Immigration and inclusion will define our future cities
Good summary of some of the research work being done at Ryerson University: ” Ryerson research shows that with adequate supports, they have a better chance of integrating successfully and becoming vital, contributing members of Canadian society, improving the long-term success of our cities.”

Canadian views on immigrants, refugees hold steady, despite increasing political rhetoric: poll
“The Environics poll shows 44 per cent of Canadians think immigration makes the country a better place, while 15 per cent says it makes Canada a worse place, 34 per cent believe it has made no difference and 7 per cent have no opinion. Directly comparable numbers from 2018 indicate Canadians’ views remain stable, with responses about the impact of immigration varying by only a few percentage points. Asked if immigration levels are too high, most people – 59 per cent – disagreed, compared with 58 per cent last October; the number of respondents who agreed remained steady at 35 per cent over the same period. Mr. Neuman said polling data shows immigration is not a major concern for Canadians.” And, yet, somehow it’s possible it will become an issue during the federal election.

Police-reported hate crime in Canada, 2017
While “hate crimes account for a very small proportion of all crime reported by police each year, making up 0.1% of all police-reported crimes… In 2017, police reported 2,073 criminal incidents in Canada that were motivated by hate, an increase of 47% or 664 more incidents than reported the previous year.” Disconcerting…

Ethnographic/Community-based research

Long journeys require a courageous first step: A Dream Session with Médecins Sans Frontières
Less research than reflection on a research process, there is much value in reading this: “In design thinking, a journey map is a visual diagram depicting the stages patients and providers go through when interacting with steps in the continuum of care. For patients, this can range from the public health system of their home country, to the medical assessment of their destination nation(s), and in between, receiving services in the care centers of MSF, other NGOs, governments and UN agencies. For providers, it can be managing the stress of high workloads, communicating with traumatized patients with different languages and cultures, and having access to the right medical records. These journeys map the emotional oscillations that people go through, between the positive ones of rescue and relief, and the negative ones of stress and sorrows… To be successful, design thinking demands that participants be empathetic and authentic, qualities that the MSF team brought in abundance. Together, in small groups we all underwent our own journeys of imagination, with Post-Its and markers in hand, to devise a more positive experience for patients and providers.”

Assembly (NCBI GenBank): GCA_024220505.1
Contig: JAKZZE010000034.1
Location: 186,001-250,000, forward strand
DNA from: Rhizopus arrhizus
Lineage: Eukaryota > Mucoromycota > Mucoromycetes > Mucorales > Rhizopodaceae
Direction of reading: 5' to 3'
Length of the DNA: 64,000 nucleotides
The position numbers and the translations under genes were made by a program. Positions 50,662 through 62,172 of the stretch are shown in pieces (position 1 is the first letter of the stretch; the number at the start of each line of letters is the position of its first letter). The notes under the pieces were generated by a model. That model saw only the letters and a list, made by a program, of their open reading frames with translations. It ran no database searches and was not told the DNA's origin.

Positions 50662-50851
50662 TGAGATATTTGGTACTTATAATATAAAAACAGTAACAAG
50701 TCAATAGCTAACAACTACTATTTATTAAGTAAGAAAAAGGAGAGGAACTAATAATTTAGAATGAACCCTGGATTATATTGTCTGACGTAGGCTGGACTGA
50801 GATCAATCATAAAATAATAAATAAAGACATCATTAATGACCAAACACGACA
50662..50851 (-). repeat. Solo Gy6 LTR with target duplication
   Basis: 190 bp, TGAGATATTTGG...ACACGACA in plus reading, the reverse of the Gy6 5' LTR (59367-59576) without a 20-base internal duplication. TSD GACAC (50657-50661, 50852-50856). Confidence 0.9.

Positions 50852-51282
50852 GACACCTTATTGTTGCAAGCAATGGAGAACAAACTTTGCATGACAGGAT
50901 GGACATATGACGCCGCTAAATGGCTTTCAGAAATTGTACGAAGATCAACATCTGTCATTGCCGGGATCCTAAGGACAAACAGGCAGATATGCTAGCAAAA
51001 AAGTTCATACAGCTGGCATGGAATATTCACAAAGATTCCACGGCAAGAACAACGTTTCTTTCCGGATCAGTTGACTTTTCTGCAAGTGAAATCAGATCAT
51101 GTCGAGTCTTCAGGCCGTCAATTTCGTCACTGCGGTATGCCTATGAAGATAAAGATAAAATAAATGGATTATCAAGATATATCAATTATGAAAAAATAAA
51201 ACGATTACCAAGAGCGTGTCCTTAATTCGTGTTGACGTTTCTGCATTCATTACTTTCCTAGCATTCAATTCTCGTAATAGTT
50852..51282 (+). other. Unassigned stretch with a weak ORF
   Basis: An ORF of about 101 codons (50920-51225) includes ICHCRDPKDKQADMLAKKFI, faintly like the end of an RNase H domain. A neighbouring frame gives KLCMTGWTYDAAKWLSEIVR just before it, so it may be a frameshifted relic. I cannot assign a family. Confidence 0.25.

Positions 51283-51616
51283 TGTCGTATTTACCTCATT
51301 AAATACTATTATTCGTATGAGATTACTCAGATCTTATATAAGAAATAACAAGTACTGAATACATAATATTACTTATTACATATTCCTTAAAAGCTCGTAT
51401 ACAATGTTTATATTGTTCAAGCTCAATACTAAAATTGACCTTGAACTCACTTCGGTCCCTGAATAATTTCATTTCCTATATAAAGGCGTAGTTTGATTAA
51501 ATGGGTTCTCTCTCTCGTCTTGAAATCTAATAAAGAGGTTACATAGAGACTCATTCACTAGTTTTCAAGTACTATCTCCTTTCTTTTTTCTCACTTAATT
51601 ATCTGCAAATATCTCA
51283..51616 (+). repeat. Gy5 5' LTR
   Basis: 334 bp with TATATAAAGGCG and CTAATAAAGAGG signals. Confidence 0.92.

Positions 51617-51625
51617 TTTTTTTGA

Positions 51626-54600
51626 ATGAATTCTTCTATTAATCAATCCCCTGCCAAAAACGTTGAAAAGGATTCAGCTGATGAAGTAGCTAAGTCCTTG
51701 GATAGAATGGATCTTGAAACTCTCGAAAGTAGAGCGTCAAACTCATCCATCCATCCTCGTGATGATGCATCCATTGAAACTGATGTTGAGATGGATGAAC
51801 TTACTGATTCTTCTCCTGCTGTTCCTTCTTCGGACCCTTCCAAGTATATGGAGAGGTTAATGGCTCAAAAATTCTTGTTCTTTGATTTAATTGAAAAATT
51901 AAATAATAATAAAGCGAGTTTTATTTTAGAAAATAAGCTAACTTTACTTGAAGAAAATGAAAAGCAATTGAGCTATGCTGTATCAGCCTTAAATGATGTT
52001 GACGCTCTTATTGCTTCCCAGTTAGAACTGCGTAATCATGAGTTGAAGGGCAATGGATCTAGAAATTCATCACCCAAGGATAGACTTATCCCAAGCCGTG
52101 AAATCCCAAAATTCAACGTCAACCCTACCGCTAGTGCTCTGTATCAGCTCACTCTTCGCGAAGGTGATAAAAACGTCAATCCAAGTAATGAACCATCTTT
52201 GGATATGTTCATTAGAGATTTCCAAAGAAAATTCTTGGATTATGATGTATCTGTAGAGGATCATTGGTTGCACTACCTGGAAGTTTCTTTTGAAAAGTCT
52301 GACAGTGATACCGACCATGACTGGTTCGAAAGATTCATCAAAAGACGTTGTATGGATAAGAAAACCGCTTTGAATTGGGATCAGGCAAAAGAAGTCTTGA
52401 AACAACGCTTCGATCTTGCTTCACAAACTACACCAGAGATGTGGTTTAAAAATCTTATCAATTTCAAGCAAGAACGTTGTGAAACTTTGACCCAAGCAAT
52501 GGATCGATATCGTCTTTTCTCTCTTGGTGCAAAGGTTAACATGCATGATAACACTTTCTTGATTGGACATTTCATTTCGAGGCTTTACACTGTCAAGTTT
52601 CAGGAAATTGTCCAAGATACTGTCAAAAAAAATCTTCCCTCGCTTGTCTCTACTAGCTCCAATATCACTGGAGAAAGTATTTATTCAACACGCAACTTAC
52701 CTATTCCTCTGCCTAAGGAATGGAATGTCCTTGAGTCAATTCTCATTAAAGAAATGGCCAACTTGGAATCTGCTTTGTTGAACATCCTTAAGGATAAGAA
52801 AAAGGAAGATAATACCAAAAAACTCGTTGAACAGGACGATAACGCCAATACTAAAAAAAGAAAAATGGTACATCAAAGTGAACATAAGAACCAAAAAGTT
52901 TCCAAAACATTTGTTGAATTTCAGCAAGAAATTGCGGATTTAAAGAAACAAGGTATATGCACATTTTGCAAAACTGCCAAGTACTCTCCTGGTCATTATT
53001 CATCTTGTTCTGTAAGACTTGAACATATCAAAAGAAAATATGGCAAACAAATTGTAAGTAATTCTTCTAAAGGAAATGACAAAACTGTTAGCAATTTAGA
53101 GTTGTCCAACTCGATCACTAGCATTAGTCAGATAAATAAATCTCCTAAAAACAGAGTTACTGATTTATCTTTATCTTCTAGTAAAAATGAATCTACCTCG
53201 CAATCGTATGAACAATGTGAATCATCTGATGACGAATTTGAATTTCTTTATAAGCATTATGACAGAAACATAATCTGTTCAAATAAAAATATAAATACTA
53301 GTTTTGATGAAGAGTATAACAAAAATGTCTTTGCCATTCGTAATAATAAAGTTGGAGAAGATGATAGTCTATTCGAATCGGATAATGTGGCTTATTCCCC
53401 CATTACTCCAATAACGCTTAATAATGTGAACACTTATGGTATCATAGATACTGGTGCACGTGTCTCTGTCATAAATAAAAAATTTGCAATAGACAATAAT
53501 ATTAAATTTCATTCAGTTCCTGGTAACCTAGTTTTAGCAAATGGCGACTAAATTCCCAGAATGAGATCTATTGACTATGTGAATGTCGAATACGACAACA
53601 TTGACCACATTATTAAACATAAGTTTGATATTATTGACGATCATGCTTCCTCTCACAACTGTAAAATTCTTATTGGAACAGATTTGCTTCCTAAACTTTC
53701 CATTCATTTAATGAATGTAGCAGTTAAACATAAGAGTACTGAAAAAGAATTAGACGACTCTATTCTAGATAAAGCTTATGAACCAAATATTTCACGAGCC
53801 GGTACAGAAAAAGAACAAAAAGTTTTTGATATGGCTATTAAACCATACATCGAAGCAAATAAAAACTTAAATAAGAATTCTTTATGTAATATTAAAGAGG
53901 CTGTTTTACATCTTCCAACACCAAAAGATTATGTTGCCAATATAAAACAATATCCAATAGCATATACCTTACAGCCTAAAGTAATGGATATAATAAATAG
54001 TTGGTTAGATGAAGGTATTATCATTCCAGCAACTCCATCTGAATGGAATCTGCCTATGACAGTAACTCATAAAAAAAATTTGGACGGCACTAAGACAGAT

Tech and innovation research

Your Workforce Is More Adaptable Than You Think
Kinda, sorta, tech related: “Harvard Business School and the BCG Henderson Institute surveyed thousands of business leaders and workers around the world and discovered an important gap in perceptions: Workers are far more willing and able to embrace change than their employers assume. This gap represents an opportunity. Companies need to start thinking of their employees as a reserve of talent and energy that can be tapped by providing smart on-the-job skills training and career development.”